Multiple Storeys

Because townhouses are generally built on smaller plots of land, they are usually erected vertically. If you live on a higher floor, this means you will have to use the stairs multiple times every day to go up and down.

Limited Privacy

Because townhouses are usually attached to others, they don’t provide as much privacy as a single-family home. If you live on the bottom level of one side of a building, your backyard is likely shared with everyone above you. You also have neighbors looking into your windows because there aren’t any trees or fences to block their view.


In conclusion, there are many ups and downs to living in a townhouse instead of a house. Townhouses can be highly efficient for those looking for affordability and convenience. However, because multiple people live in one building, it is hard to maintain your privacy and independence. Ultimately, if you want a detached house with a private yard and lots of space, a townhouse may not be the best choice. In terms of cost-effectiveness, convenience, and neighborhood living, though, a townhouse can be just what you’re looking for!

Frequently Asked Questions

Is Townhouse Fee-Simple?

Simply put, fee simple is a legal phrase that refers to owners who have total control of the property. Owners of townhouses do not have complete ownership since they have acquired the property rather than the land on which it is built.

Do Townhomes go up in value?

Due to restrictions such as HOAs and shared walls, townhouses tend to appreciate less than a comparable single-family home. If you have a townhouse with views or features that stand out from the others, however, it may be able to fetch a higher price when sold.

Are Townhomes soundproof?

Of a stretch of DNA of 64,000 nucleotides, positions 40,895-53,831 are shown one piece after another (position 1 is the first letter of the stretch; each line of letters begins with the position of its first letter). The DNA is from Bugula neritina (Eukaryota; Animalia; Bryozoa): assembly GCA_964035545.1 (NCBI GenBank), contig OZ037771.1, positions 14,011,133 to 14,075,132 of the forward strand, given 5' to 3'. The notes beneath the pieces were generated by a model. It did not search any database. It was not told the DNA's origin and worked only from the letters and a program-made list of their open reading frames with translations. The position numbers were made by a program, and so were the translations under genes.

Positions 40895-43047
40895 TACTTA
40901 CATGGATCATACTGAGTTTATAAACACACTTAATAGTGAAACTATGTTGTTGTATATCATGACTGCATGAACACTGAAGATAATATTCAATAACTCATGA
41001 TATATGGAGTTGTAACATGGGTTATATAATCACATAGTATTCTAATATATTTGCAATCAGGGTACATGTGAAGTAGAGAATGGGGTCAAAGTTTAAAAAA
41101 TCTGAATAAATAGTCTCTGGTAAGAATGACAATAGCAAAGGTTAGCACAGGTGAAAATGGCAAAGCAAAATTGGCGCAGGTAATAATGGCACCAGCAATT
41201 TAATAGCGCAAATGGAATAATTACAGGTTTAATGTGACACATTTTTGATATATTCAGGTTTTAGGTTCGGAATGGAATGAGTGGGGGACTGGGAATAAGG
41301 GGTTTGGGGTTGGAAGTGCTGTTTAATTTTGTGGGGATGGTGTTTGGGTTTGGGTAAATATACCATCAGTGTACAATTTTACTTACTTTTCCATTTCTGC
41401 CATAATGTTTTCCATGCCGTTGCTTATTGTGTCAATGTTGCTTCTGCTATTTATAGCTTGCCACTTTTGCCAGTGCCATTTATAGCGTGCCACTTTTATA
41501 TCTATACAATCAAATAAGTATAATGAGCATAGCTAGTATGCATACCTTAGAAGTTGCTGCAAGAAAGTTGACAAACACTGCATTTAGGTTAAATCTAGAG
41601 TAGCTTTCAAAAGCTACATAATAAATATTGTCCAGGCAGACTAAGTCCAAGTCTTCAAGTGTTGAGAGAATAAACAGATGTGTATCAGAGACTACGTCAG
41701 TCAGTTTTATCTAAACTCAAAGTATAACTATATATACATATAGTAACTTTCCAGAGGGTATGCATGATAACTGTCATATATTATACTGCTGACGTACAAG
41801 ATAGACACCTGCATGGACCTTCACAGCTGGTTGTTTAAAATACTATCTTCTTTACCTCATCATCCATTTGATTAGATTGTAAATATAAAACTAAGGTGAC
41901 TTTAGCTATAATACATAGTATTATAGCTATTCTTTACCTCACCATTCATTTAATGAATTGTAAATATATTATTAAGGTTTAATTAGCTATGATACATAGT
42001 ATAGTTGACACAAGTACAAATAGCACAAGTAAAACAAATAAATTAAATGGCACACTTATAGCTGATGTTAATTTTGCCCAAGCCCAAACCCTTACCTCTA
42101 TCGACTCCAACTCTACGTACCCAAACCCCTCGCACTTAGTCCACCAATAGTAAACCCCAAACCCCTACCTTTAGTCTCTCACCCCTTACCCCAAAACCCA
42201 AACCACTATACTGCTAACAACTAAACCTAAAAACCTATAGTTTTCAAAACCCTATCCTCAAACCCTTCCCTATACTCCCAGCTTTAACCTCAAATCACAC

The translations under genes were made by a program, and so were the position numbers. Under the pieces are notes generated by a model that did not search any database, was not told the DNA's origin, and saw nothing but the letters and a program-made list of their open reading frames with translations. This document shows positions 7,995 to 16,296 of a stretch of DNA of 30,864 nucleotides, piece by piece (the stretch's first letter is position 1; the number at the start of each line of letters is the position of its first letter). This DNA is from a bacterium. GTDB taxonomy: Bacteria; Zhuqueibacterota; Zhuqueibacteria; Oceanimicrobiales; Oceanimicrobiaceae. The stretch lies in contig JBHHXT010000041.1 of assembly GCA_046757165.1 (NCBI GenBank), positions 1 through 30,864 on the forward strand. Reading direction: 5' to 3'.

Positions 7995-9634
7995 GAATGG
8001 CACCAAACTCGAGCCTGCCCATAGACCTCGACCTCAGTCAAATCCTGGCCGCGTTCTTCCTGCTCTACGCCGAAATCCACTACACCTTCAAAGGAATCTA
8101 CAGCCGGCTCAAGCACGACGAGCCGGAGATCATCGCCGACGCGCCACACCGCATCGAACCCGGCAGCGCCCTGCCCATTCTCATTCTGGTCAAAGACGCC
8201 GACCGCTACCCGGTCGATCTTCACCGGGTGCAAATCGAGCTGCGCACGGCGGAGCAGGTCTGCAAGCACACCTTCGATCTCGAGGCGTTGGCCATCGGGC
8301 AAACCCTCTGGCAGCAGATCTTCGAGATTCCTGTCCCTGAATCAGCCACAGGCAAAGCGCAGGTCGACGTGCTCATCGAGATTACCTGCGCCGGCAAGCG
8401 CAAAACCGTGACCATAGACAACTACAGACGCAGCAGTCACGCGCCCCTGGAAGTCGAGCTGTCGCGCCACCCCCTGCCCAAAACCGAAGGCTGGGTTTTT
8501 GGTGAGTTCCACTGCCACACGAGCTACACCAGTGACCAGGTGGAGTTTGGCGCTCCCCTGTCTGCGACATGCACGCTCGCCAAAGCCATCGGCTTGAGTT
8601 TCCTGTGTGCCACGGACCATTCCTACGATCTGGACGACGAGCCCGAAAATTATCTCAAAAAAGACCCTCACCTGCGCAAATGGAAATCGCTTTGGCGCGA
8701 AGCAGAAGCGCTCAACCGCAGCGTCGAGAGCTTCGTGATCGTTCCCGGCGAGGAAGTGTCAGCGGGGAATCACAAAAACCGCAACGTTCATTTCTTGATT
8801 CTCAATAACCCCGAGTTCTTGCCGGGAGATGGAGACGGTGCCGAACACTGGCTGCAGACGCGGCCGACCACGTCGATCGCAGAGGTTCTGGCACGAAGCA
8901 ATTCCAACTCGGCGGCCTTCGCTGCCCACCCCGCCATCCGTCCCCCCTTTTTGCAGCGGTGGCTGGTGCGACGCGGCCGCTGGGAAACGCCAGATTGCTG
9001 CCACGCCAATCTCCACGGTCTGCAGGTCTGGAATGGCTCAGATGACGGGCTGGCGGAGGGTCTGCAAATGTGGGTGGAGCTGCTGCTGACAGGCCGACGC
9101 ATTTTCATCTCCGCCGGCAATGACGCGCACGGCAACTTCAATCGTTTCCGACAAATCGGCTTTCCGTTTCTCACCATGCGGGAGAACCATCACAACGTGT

Townhouses are not soundproof because they have shared walls and floors. If you want absolute soundproofing, your best option is to purchase an apartment rather than a townhouse.

Are Townhouses good first homes?

Townhouses are ideal for first homes because they provide affordable housing in close proximity to neighbors. You can also take advantage of the shared lawns and swimming pools that many townhouses have available for use.

Are Townhouses safer?

Townhouses are generally secure because they have more residents on-site than single-family homes. They also often have gated entrances and security cameras, which help keep the property safe.

Is Townhouse a Condo?

A townhouse is not a condominium because it is a freestanding property rather than a living space unit. Townhouses are also more likely to have front and back yards, while most condos do not. You also read our article on Condominium vs Townhouse.

Who typically buys Townhouse?

People looking for affordability, proximity to other residents, and ease of maintenance tend to buy townhouses. They are usually affordable enough that families are willing to live there.

Can you renovate a Townhouse interior?

You can renovate the interior of most townhouses as long as you follow your HOA guidelines. Check with your local laws and regulations before starting any renovations on a townhouse, whether using paint or making structural changes such as adding a room.

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Written by

Rostislav Shetman is the founder of 9Kilo Moving. He has been in the moving and relocation industry for more than 25 years, making him an expert in his field. Rostislav started as a helper, dispatcher and driver and has worked his way up to owning his own company. He takes great pride in his work and enjoys helping people relocate across the United States of America. When he's not working, Rostislav enjoys spending time with his family and friends. They are the light of his life and bring him happiness every day.